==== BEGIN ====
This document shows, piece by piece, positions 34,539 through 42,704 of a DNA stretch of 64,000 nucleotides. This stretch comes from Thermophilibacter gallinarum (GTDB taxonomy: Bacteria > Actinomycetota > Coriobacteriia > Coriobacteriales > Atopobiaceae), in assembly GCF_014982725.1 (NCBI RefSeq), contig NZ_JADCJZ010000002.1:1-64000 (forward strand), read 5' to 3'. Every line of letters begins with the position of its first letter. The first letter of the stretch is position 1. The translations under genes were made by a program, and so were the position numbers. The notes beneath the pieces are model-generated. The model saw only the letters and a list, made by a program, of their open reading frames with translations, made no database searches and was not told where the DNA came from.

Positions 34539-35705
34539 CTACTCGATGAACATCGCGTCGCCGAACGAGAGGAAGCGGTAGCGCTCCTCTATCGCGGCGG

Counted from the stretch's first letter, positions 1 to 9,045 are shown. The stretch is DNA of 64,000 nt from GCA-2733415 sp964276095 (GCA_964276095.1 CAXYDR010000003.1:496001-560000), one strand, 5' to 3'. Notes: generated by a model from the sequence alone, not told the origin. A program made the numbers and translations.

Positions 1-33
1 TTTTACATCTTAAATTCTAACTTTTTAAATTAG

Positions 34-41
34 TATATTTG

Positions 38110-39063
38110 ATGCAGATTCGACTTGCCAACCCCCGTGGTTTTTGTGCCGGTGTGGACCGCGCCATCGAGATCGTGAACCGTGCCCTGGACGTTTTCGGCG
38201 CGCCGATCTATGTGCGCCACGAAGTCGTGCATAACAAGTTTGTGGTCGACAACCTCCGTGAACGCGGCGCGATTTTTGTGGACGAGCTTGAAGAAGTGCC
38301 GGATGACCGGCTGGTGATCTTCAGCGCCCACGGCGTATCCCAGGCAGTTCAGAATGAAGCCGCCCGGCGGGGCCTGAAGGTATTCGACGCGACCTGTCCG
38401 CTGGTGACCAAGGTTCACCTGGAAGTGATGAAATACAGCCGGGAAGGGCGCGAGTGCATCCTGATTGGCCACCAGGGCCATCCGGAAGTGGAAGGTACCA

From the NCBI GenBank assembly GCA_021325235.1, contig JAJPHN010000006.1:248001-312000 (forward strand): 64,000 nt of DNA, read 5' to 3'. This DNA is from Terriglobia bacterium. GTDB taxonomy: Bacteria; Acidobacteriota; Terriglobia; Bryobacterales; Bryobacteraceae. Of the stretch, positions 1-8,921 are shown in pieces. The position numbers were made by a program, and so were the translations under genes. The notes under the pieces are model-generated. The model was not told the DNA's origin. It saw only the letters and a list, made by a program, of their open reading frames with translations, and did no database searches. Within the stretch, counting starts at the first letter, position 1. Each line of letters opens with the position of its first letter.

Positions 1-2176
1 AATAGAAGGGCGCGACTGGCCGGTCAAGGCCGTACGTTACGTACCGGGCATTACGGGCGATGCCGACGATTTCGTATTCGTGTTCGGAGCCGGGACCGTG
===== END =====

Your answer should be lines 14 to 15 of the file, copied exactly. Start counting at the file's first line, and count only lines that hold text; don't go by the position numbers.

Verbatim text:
From the NCBI GenBank assembly GCA_021325235.1, contig JAJPHN010000006.1:248001-312000 (forward strand): 64,000 nt of DNA, read 5' to 3'. This DNA is from Terriglobia bacterium. GTDB taxonomy: Bacteria; Acidobacteriota; Terriglobia; Bryobacterales; Bryobacteraceae. Of the stretch, positions 1-8,921 are shown in pieces. The position numbers were made by a program, and so were the translations under genes. The notes under the pieces are model-generated. The model was not told the DNA's origin. It saw only the letters and a list, made by a program, of their open reading frames with translations, and did no database searches. Within the stretch, counting starts at the first letter, position 1. Each line of letters opens with the position of its first letter.

Positions 1-2176